I set out brimming with optimism after my husband and I bought our limestone townhouse in Brooklyn’s Crown Heights neighborhood in 2010. At the time, the house (which had been built in 1893) had nine units and was in complete disrepair. We spent three years restoring it to a one-family house and moved in in the fall of 2013.
At that point, I thought creating a garden would be a one-year project. And despite having never gardened, I quickly managed to wrangle the likes of a prison yard–with 6-foot weeds, hub caps, and barbed-wire fencing–into a beautifully landscaped space, with composted beds ready to blossom into an English garden.
Then came Season Two.I waited and waited. That was the year I learned gardening is perhaps life’s greatest lesson in patience.
Photography by Douglas Lyle Thompson for Gardenista.
Above: My front garden and stoop.
In Season Three, the garden really did leap–but there still were pockets of major casualties. Expensive ones, like a $275 rhododendron whose leaves fell off in fall and never reappeared in spring.
Above: A climbing rose grows up the facade next to my front door.
I dove headlong into a diagnosis, but after exhausting countless hours on YouTube and in garden books, none of the advice seemed to fit my particular situation. Was that patch of sun in the corner not enough for apartial shade plant? Did I water too much? Not enough? Is there something wrong with my soil, even though the pH seems to be right (am I even testing that correctly?!).
Above: A clematis grows on a trellis against my neighbor’s front stoop.
A wave of self doubt crushed my optimism. I was in over my head, desperate for hands-on advice. Hiring a gardener would have robbed me of the joy of gardening; plus, I wanted to get really good at this.
Above: Some of my favorite potted plants, including herbs and alyssum, greet visitors at the front door.
I wished there was such a thing as a garden tutor, a hybrid expert/fairy godmother who could assess my unique predicaments and teach me to care for my investments. According to the Google, there is not. But then I told the team at GRDN (my favorite neighborhood garden shop) that if my grandmother lived here, she would guide me, but barring that, I was looking to hire a garden grandma.
Above: My garden grandma, Valerie Strait (R), and me in the front garden.
They recommended Valerie Strait, a most-decidedly un-grandma-like garden expert—they noted—but someone who might be open to the idea. Valerie started her landscaping business Still Gardens with the intention of offering instruction as well, believing that Brooklyn homeowners would be interested (she even has an 11-year-old “student” who helped with a recent garden installation).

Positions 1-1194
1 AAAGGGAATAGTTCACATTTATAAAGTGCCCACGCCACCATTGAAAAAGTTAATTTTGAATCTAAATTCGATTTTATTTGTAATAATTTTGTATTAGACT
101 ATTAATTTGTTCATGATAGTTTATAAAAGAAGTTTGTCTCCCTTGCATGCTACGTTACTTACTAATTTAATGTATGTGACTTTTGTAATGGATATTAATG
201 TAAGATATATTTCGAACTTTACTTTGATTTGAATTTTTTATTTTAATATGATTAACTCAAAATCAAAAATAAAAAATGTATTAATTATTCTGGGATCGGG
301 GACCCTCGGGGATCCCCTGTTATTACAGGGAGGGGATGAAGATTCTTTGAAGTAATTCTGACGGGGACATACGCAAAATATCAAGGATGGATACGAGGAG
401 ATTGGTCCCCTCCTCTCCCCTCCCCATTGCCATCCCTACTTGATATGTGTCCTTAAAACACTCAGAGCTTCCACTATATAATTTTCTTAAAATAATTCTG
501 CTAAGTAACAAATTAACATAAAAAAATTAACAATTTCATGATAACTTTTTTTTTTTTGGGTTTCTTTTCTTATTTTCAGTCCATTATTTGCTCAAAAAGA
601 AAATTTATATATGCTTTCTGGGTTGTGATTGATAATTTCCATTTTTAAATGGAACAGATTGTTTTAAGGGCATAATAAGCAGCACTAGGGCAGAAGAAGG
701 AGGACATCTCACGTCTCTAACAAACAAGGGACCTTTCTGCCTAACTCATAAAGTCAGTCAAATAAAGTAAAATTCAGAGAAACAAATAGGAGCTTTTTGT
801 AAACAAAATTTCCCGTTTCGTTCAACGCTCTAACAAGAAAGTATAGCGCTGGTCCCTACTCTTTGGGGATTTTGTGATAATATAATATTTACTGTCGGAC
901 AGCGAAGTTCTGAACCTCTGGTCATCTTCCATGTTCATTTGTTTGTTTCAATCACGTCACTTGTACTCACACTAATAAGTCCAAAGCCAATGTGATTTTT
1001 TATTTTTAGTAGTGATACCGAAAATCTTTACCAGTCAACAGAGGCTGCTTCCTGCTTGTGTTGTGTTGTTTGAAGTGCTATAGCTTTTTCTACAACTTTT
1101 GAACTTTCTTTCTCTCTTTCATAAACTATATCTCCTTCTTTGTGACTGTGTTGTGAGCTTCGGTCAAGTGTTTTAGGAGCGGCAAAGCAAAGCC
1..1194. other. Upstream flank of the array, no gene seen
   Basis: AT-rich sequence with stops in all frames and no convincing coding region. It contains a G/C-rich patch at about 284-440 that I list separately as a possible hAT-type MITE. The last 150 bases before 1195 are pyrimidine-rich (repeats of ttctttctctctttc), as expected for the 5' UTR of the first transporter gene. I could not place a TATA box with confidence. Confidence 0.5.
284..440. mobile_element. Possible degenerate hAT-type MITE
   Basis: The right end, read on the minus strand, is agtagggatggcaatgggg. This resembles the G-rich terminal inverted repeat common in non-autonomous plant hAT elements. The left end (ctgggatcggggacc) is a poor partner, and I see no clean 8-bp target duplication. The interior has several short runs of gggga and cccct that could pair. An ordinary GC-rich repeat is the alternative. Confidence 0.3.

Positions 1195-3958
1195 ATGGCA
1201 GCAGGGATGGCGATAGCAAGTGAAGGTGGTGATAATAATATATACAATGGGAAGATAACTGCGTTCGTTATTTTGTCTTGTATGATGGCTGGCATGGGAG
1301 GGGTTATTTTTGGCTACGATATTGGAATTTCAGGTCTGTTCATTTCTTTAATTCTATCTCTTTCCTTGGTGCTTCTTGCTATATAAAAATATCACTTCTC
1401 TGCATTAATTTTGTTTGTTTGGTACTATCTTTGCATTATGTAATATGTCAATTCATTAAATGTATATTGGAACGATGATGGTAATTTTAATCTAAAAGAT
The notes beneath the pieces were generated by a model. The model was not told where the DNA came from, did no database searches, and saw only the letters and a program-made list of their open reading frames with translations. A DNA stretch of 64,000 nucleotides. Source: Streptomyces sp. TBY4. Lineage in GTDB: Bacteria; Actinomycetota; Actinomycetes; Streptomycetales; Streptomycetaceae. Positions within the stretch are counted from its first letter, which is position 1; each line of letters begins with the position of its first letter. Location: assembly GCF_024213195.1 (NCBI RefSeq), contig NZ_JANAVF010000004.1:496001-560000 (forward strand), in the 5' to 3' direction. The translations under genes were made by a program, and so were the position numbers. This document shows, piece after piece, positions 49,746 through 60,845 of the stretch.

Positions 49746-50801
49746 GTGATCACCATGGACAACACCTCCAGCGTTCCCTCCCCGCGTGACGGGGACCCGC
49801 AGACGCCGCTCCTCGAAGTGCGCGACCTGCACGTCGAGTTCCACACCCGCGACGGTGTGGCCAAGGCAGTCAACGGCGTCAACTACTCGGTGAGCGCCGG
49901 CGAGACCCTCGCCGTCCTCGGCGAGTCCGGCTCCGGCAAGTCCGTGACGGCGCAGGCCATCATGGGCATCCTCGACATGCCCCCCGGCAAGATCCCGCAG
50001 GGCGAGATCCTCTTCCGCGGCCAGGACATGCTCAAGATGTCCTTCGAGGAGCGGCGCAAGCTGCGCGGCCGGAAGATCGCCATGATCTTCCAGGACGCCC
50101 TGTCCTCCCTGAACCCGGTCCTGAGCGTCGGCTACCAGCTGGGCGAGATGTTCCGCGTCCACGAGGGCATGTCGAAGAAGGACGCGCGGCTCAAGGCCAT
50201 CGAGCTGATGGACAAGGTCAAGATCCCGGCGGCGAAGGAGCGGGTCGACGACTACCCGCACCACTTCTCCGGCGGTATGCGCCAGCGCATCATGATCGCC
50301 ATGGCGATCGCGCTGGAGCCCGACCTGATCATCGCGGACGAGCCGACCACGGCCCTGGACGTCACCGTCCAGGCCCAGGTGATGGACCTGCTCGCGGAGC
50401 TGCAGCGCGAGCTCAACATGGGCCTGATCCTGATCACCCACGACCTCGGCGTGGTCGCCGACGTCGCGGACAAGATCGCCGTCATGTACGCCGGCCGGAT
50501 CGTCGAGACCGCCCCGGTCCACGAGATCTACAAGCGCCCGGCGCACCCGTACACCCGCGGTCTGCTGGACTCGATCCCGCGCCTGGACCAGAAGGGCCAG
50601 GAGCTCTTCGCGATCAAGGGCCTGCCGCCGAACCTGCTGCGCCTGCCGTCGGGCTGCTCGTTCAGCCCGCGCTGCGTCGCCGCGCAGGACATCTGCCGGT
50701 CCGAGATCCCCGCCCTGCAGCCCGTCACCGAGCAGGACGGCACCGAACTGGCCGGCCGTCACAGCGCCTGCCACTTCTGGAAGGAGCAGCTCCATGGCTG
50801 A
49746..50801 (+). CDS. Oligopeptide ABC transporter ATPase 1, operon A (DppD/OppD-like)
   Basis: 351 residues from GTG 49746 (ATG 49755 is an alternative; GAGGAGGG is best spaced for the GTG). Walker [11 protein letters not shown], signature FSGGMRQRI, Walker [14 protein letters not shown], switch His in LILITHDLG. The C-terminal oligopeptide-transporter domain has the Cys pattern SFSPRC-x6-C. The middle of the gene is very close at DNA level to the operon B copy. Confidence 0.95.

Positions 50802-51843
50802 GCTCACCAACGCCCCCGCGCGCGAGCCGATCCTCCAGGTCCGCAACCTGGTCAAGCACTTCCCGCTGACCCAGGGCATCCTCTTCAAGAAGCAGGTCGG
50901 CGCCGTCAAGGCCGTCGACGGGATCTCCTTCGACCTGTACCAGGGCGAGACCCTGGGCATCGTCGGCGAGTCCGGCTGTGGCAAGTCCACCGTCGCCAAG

Above: My backyard garden no longer looks like a prison yard.
We worked out a program in which Valerie would “tutor” me every season with step-by-step ways to care for each species.First we tackled the rhodie. Cause of death: planted too deeply, which caused the crown to rot. (It seems so obvious now!)
Above: Instead of grass (which would not do well in my shady back garden), I have a gravel courtyard that looks good year-round.
And that’s just it—Valerie unlocks the common sense of gardening. She is a natural teacher with reserves of patience.
Above: Hostas and a hydrangea are happy in my shady backyard.
As we work our way across the beds, from plant to plant, she “storytells” her lessons. I work in advertising; people remember stories, not stats. Now I always remember to tie my spent tulips and alliums into neat little knots, the way her mother did in Michigan.
Above: I am training ivy to grow in a diamond pattern on the fence in my back garden.
Our time together reminds me of the parenting classes I took before my kids were born. Valerie’s hands-on guidance has empowered me with more than know-how; she’s instilled confidence.
Above: The first time we explored pruning techniques on my smoke tree, Valerie showed me where to make the cut. It was about two feet further down than I would have cut, and I gasped aloud when she lobbed off the branch.
I never would have had the guts to do that. But now the tree is a fuller, much more attractive shape. And I’ve since taken my new-found skill (and confidence) to my five other trees, and the neighbor’s, and the tree on our street…and to anyone who will let me have at it.
Above: In warm weather, potted plants live outdoors in the back garden.
These skills are becoming second nature. The more time we spend in my garden, the more garden maintenance feels like muscle memory. That, and my garden tutor and I can’t seem to stop chatting, which makes learning all the more fun.
For more Brooklyn gardening inspiration:
- Visit my favorite local garden shop at Shopper’s Diary: GRDN in Brooklyn.
- See my garden when it was brand new in How to Crowd Source a Garden: Throw a Party, Serve Brunch and Hand Out Shovels.